Montana low to bring wintry, windy wallop to Ontario, Quebec

·4 min read
Montana low to bring wintry, windy wallop to Ontario, Quebec

The last lake-effect snow bands will be winding down Sunday morning in Ontario, while a low-pressure system originating from Montana is set to bring rain, snow and strong winds to parts of Ontario and Quebec, as well as some mild temperatures to top it off. This will be a messy system with effects lasting into Monday. For more details, please read on.

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While much of southern Ontario may have seen a few flakes and perhaps even some accumulation, the big show snow-wise will be lake-effect squalls off of Georgian Bay that stretched deep inland as of Saturday night.

Snow squall watches and warnings, were in effect Saturday night, and travel is expected to be the worst along Highway 17 north of Sault Ste. Marie, and highways 11 and 400 in the Barrie-Orillia-Midland triangle through the overnight hours.

The heavy snow, combined with strong northwesterly winds, will result in reduced visibilities. Travel will likely become difficult and motorists are advised to exercise caution.


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The Greater Toronto Area (GTA), meanwhile, will largely stay south of the accumulations, and parts of the southwest will pick up just a dusting -- with less than 2 cm from unorganized bands off of the south end of Lake Huron.


The main event will come Sunday when a Montana low – so named for its origins in that part of the northwestern U.S. – moves into the upper Great Lakes and western Quebec. Heavy snow will extend from northern and central Ontario through western and central Quebec.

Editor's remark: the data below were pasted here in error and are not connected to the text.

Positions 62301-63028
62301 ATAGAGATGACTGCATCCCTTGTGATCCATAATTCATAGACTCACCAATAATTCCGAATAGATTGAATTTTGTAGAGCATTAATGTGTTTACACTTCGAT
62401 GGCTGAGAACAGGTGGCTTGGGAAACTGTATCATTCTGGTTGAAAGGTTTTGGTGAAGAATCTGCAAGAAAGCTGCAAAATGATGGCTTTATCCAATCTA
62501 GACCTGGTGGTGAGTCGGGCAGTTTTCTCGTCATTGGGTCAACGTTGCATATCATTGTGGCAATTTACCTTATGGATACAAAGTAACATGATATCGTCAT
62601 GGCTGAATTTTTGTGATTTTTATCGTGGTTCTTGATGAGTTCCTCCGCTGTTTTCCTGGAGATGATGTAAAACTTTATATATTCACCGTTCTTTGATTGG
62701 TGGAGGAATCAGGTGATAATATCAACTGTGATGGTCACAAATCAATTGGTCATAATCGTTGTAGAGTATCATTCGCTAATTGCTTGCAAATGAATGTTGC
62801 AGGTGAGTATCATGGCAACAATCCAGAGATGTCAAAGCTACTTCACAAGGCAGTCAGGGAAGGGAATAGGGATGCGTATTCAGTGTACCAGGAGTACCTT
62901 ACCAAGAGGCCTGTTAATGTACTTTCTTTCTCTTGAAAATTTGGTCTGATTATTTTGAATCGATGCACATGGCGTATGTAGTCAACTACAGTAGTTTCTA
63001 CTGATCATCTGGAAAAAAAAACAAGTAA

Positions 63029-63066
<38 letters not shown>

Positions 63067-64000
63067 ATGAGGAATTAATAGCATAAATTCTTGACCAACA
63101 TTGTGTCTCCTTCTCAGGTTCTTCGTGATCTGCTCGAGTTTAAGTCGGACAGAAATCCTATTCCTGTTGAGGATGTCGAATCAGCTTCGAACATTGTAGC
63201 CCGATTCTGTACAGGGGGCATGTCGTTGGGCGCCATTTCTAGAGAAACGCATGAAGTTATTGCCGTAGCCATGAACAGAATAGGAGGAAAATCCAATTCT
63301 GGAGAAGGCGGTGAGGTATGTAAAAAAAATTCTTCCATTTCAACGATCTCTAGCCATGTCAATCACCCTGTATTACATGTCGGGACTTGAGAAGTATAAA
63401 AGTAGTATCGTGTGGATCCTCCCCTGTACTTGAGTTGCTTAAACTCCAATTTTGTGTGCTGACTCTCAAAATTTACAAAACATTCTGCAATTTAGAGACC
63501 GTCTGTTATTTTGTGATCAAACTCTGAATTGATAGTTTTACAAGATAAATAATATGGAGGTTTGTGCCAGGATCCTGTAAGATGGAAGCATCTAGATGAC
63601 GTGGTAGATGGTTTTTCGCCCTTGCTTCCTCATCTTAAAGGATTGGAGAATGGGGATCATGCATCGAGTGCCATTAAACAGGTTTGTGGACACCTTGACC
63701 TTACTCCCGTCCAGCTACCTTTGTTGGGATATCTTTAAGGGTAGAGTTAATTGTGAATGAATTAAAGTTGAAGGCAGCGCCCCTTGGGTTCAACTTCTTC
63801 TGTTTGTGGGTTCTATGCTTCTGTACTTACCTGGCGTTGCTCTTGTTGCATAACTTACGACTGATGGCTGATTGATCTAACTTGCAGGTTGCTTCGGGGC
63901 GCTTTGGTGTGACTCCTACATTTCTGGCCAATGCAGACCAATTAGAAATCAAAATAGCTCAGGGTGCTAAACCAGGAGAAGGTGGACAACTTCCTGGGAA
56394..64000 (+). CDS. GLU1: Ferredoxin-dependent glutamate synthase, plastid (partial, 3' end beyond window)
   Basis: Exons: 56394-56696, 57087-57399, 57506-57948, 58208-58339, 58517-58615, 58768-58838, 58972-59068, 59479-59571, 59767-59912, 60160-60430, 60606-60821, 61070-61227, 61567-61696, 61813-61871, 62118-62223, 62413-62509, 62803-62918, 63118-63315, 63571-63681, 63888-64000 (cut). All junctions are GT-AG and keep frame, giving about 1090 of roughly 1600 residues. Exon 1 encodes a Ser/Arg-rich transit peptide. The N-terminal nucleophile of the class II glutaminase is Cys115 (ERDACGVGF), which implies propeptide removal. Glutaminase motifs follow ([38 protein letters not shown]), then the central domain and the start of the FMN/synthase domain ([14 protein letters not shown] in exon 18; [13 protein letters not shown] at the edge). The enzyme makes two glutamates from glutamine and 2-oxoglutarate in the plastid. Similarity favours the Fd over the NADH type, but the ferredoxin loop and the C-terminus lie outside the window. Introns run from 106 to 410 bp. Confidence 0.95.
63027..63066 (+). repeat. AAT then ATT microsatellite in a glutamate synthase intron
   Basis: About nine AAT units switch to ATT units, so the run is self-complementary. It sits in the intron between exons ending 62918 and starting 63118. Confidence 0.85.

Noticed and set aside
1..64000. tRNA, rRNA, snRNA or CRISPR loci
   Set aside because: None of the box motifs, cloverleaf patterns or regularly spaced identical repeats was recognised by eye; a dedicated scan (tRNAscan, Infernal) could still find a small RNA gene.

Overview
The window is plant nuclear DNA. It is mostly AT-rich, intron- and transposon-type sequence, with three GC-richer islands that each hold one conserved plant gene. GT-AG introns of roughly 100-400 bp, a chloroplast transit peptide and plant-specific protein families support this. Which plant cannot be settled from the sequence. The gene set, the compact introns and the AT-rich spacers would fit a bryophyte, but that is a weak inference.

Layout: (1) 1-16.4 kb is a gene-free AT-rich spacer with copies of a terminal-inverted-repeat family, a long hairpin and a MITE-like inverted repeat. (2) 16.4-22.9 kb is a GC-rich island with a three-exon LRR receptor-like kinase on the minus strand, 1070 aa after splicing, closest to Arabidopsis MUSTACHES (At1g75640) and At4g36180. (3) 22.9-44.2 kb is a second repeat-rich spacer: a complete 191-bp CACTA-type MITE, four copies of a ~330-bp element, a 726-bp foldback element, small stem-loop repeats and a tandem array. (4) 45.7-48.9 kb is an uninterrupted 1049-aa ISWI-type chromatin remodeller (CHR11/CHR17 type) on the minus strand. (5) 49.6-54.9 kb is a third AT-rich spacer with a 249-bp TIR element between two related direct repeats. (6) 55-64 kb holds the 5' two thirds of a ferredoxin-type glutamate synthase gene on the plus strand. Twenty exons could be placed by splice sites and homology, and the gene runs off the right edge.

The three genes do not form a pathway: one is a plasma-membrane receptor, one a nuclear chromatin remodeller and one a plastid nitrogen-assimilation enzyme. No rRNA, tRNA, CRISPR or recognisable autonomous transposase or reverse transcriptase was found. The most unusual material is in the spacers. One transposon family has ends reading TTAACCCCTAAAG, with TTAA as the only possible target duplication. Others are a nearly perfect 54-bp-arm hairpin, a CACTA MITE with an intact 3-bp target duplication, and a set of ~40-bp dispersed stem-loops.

The developing low will reach northwestern Ontario Sunday morning. Through the day, snow will spread across northeastern sections and cottage country. The system will make its way into the south during the afternoon, reaching western Quebec in the evening hours.


A strong easterly flow will enhance snowfall totals for Thunder Bay, potentially giving the city 20 cm.

Precipitation to start as snow in eastern Ontario and southern Quebec before transitioning to freezing rain, and eventually rain. In southern Ontario, the event will begin with a burst of snow, then switch to rain.

The GTA will briefly see some flurries in the afternoon before an icy mix moves in for a short time in the evening as the warm front moves through, eventually switching to rain for areas south of the Nickel Belt.

Rainfall amounts won't be excessive, but 10-20 mm for southern and central areas through Monday afternoon will certainly take a chunk out of any reseeding snow.


Winds will be strong out of the south starting Sunday night and persisting through Monday during the day, further strengthening in the evening as the cold front moves through and the squalls return. Gusts of 60-80 km/h are expected as the cold air sinks south, making for a blustery start to the week.

Thumbnail courtesy of Bonnie Parkinson, taken in Devizes, Ont.

Check back through the weekend as we monitor these various systems.

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